Investigating aftergrowth potential of polymers in drinking water – the effect of water replacement and temperature: Manuscript

    Research output: Working paperResearch

    Abstract

    The aftergrowth potential of polymers used in drinking water distribution was investigated by a batch set-up, where test pieces were incubated in biostable, inorganic nutrient amended drinking water inoculated with surface water. Biomass production was measured as ATP and followed over 16 weeks in the water phase and on the material surface. Supplementary measurements of
    HPC and NVOC were applied when investigating the biostability within the test system, and the effect of water replacement and temperature. Addition of inorganic nutrients and inoculum to the biostable drinking water had no significant effect on the aftergrowth potential of the water. The background biomass production could be affected by the choice of caps for the test bottles,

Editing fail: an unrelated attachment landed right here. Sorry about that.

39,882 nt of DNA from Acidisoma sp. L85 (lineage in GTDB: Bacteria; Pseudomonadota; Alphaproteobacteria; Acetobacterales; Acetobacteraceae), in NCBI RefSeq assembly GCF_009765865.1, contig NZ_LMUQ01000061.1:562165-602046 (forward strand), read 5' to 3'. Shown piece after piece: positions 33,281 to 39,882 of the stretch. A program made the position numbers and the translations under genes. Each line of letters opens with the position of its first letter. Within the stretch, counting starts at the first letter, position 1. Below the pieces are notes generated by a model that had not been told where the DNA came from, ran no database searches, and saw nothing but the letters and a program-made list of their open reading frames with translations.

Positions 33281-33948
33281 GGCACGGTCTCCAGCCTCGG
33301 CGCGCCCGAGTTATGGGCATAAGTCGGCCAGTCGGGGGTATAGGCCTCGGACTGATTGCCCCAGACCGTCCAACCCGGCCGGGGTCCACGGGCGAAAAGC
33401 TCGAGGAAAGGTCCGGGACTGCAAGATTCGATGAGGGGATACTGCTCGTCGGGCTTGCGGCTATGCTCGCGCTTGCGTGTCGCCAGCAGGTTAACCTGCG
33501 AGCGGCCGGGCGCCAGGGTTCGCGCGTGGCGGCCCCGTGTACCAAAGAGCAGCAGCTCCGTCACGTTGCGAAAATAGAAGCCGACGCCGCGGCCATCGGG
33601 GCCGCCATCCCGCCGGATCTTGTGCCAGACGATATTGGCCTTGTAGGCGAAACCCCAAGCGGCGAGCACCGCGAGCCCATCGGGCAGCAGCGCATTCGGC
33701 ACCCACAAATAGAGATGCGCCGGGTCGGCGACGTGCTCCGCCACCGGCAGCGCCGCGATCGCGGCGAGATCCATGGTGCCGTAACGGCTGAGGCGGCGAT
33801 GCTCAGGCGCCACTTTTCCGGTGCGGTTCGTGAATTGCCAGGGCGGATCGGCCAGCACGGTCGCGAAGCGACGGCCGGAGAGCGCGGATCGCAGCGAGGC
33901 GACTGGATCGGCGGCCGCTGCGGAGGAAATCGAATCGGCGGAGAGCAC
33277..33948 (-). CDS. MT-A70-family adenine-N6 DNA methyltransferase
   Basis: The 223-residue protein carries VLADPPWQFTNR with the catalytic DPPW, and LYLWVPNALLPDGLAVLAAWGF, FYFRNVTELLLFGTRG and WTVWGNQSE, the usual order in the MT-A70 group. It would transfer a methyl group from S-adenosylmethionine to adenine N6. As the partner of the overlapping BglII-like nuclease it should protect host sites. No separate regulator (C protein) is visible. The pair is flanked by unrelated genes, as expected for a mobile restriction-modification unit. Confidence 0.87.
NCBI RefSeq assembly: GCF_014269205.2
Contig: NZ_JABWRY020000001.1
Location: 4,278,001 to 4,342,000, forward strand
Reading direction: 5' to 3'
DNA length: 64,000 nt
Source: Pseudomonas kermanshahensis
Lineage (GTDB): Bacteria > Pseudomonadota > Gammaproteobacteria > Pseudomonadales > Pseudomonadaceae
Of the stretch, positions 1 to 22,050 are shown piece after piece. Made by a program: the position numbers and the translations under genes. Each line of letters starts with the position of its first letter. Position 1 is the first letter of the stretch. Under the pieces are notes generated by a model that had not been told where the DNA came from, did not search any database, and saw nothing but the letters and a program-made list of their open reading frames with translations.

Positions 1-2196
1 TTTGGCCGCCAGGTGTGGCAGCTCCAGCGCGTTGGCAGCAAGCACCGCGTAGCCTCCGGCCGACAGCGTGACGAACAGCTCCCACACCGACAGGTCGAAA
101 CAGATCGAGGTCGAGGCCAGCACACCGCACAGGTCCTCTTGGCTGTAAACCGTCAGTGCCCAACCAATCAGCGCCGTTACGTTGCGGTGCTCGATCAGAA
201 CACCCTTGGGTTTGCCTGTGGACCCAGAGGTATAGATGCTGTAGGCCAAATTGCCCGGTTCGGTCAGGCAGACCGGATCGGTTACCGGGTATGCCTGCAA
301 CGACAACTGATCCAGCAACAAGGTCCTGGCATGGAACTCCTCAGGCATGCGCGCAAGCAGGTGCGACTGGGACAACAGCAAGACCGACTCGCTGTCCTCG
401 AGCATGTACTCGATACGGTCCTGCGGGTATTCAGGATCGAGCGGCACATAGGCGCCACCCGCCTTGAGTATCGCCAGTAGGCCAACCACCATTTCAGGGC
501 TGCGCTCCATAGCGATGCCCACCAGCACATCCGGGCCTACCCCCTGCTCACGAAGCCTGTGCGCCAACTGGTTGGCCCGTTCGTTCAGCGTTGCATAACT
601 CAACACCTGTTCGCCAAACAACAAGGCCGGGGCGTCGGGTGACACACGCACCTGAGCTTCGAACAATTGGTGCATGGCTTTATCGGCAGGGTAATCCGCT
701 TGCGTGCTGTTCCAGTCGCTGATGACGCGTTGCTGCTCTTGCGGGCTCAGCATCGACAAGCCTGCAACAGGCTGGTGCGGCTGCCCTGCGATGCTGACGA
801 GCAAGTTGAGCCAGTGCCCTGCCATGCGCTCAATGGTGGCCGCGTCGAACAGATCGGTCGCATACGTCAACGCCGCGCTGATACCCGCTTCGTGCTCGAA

since ‘blue caps’ of polyethylene leached significant amounts of AOCP17 compared to ‘red caps’ containing teflon inlayers. There was no or only slightly difference on the biomass production of no replacement of the test water, replacement once a week or every second week. Periodical water replacement could nevertheless be considered beneficial, since a substantial NVOC
    migration occurred within the first six weeks of incubation, which potentially could affect the bacterial growth. Temperatures of 10ºC and 25ºC had no significant effect on the migration of bioavailable organic compounds, but there were a tendency for higher migration at 10ºC than at 25ºC.
    Original languageEnglish
    PublisherDTU Environment
    Number of pages12
    Publication statusPublished - 2004

    Keywords

    • Polymers
    • Drinking water
    • Bacteria growth
    • ATP
    • AOC

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